I will admit that the “why” question has a corollary question that totally confuses me. That is the question “when”. When did time begin, and how could time begin, for if time began, what about the time before time began? Some belief that the beginning of time is infinity, which is an ungraspable concept, in my opinion (not that I insist my opinion is the correct one). Some claim that time is finite. Even if this is correct, what about the time before time began? Some argue time is circular. If this is correct, when did this circular time begin and what was happening before circular time began. Some argue that time is an illusion, which might be easier to grasp. If time slows as the speed of light increases, that light could speed until time is constant, and therefore perhaps we all live within a singular time period. Which sort of makes sense but still makes me go “huh?” Some of these claims violate the laws of physics, yet maybe one of these time theories has a good attorney who can argue in favor of violating that law of physics so that is what indeed happens.

See, I don’t have all the answers. I did not claim that (No refunds on this book are allowed on that basis. The publisher insists I include the previous sentence.) I do believe that when this question is answer, it will be most enlightening. Maybe time does not exist at all, but if that is true, then why should I waste non-existent time trying to understand that? All I know is, why the question “why” is answered, I wish to reserve the right to ask some follow-up questions.

Solving the Education Crisis

Do not let a student more to the next level of difficulty in a subject until the student is proficient at the current level.

Solving How to Obtain World Peace and Solving How to Save Your Relationships

.A possible path to world peace, or to creating a happier relationship, is to keep interactions, discussions, and negotiations focused on areas of mutual agreements and interests. It really can be that simple. Many wars resulted from escalated nastiness in discussions. Many relationships break-up from upsetting words.

Many rivals have become friends or at least friendly enough to avoid fighting. Negotiations representing warring countries to drunk Red Sox and Yankees fans meeting in a bar often get together as amigos. When their conversations center on mutually agreeable topics and on reaching mutually acceptable goals, matters overall tend to get better between these parties. Everyone has similarities and it is easy to find them. As the eminent philosopher Yoko Ono stated “we are all water from different rivers.”

War negotiators may find there is general agreement on ending casualties. Political and business negotiators may recognize they may gain more from allowing various sides to Iall gain rather than all reducing gains for all. A couple should want each to find happiness and respect for each other. Friends all want to experience joyful times Yankees and Red Sox fans both may have an appreciation for the game of baseball (although most scientists believe it may takes decades before they ever truly get along). Conversations focused on areas of mutual interests and goals should set the atmosphere for achieving better relations and arriving at peaceful solutions.

When conversations do not focus on mutual interests and goals, the discussions are more apt to be fail in reaching the mutual goals. If the conversations dwell on whose side is better than the other (i.e. observing the number of World Series won by the Yankees versus the Red Sox), an agreement on issues is less likely to result.

If a foreign negotiation leader is banging a shoe on the table and threatening to bury the other side, it is not likely that this will be followed by a treaty offer. If a couple tell each other negative attributes about each other and how they’d rather be with someone else, the relationships may be troubled.

The work of Muzafer Sharif, a Psychology Professor at Pennsylvania State University, demonstrated that these simple principles are designed to help achieve world peace. He conducted studies where he asked people in a dark room to look at a candlelight. He then asked people to state which direction the light moved. People would see the movement with their own eyes and they would oppose any mention that the light had moved in the opposite direction. How can one disagree with something that one had seen with one’s own eyes? Those who had seen the light move in another direction similarly insisted their position was the one correct viewpoint.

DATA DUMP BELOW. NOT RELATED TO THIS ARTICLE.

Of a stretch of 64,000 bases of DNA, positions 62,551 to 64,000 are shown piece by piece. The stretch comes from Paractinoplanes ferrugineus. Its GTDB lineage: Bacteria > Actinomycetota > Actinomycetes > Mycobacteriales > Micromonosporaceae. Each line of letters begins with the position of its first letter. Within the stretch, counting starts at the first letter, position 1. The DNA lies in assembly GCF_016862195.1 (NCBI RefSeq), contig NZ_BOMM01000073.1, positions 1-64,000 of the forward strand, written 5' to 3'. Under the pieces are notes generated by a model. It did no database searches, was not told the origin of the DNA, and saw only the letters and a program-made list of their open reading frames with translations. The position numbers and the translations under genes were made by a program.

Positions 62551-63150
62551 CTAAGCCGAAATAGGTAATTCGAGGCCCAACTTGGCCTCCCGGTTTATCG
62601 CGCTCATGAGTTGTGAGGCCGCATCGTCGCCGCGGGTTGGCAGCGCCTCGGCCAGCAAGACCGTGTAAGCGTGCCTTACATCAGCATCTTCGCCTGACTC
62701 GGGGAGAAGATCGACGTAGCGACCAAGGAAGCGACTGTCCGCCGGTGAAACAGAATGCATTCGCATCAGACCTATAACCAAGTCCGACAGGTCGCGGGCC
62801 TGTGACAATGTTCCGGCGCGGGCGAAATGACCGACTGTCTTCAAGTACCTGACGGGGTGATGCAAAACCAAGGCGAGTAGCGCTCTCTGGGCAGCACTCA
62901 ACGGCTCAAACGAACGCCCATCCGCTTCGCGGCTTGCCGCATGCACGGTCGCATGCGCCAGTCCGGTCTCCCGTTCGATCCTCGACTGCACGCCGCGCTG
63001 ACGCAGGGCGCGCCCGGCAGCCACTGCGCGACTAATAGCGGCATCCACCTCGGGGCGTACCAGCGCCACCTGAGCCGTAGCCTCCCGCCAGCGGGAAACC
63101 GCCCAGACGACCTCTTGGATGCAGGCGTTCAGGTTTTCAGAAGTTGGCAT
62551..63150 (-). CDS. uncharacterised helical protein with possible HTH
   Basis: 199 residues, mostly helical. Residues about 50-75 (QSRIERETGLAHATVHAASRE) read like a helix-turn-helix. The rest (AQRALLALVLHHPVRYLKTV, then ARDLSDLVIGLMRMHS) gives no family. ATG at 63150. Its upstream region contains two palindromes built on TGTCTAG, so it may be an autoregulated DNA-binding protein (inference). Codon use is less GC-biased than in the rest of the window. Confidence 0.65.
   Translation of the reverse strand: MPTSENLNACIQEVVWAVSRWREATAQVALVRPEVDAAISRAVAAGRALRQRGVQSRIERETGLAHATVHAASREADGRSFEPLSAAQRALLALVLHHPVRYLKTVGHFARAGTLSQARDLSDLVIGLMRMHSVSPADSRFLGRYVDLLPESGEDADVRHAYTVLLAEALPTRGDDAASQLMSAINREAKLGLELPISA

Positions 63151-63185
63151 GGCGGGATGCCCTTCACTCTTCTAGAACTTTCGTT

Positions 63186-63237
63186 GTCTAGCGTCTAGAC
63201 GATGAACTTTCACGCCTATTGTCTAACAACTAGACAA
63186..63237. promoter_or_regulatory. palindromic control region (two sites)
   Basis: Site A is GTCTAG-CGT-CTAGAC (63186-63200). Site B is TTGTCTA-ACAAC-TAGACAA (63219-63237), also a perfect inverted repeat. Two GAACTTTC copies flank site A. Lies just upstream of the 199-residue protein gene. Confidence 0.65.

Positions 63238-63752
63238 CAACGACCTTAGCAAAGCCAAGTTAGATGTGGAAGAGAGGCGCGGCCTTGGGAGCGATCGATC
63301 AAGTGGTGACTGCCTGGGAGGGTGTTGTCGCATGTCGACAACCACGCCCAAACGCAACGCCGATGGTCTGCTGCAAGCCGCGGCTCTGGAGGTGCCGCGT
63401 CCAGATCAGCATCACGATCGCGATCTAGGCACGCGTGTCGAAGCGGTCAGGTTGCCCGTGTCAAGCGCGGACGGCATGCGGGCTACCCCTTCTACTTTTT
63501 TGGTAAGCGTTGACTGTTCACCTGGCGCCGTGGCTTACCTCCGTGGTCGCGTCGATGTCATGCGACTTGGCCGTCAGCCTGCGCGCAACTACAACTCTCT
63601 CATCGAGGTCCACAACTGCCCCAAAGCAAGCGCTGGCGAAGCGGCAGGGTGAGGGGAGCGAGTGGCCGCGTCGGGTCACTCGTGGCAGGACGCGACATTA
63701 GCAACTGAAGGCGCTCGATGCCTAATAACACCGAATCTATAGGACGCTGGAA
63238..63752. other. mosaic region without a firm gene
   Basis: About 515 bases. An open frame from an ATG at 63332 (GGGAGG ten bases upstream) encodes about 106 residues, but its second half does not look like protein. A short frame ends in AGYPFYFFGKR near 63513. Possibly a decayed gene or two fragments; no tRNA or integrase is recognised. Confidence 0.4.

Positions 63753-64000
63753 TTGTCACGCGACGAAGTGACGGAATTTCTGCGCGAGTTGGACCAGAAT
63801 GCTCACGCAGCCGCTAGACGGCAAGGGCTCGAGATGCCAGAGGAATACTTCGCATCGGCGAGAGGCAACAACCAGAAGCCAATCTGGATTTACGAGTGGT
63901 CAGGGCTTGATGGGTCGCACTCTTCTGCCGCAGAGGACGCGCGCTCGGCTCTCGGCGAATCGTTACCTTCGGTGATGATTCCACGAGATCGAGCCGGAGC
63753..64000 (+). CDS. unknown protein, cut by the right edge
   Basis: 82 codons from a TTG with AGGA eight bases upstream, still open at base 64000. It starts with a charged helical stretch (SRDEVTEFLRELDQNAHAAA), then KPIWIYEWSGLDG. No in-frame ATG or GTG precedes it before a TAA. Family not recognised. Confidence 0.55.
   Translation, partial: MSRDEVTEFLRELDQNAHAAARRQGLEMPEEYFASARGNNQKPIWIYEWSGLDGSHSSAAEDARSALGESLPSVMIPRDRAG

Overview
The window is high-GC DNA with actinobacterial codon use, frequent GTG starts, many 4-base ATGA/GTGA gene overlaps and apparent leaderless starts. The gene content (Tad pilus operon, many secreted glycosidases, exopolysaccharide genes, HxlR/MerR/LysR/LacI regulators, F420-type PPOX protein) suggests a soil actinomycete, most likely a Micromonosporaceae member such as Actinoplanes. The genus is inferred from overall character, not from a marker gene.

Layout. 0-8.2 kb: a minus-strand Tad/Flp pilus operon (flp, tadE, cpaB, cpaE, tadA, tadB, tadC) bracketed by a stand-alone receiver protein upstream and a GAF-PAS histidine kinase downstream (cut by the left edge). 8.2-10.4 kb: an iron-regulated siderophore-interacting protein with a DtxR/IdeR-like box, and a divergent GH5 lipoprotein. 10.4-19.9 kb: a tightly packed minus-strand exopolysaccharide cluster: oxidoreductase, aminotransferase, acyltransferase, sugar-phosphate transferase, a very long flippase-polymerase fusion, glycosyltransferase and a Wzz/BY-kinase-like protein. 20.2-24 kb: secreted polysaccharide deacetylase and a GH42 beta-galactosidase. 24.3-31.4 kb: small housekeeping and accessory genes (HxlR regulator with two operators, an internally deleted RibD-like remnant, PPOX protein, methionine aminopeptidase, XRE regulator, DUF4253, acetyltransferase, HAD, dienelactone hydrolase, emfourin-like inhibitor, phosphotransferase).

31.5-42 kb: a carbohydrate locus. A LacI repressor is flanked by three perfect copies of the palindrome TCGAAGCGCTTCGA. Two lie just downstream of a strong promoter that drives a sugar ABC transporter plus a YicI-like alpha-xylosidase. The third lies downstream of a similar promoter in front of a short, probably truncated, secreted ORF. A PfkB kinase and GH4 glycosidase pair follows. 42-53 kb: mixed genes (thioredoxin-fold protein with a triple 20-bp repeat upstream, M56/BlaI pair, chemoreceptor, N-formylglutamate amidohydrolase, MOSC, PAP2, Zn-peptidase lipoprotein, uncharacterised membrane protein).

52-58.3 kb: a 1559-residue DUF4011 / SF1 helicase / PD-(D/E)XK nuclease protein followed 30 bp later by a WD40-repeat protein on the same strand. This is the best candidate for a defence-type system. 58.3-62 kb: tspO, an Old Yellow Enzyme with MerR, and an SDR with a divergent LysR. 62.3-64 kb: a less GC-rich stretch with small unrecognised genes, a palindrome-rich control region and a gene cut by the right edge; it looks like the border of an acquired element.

The different sides would discuss their beliefs in which direction the light moved. If discussions contained hurtful words or insults that one’s perception of reality had to be wrong, the harmed party would often take deep offense. This often solidified the position of those who believed their views were correct and made them feel as if the other side was both a denier of reality and harmful to their beliefs. This makes them angry. Their anger makes the other side angrier. If one side believes an attack is coming their way---either verbally in discussions or physically in wars or fights---a preemptive strike may be contemplated, verbally or physically. The disagreements can quickly escalate into wider differences.

The truth of the matter is the candlelight never moved, Having stated that I could declare myself all knowing and demand that all others accept me as their superior. That, though, is for a another discussion. Knowing that the candlelight does not move is not all I know. I also am aware that the human mind, when viewing something in a dark room with no perspective to judge the location of a light with another object often tends to have the mind register the incorrect perception that the candlelight moved. Yet different people will belief the candlelight moved in different directions.

If people are brought together in the same dark room and discussions are cordial, people will begin seeing the candlelight move in the same direction when others state they see such direction. If people argue about which direction the candlelight is moving, others will also have different perceptions of how the candlelight moves. This tends to enhance the disagreements. A movement towards mutual visualization of how the candlelight moves occurs when people verbally agree upon the movements.

Sharif saw this as a useful study not only of the mind’s psychology but also on the interactions of human behavior. He saw this as a means towards getting people to related better with each other. Sharif saw this as a means towards achieving world peace.

The Sharif studies are a useful analogy for world leaders. They often have their own perceptions and they may be intolerant of leaders whose perceptions differ from theirs. When they communicate and keep their discussions of matters upon which the parties involved agree, they can increase the amount of matters upon which they find mutual agreements. They hopefully will become friends rather than enemies, World peace can be achieved.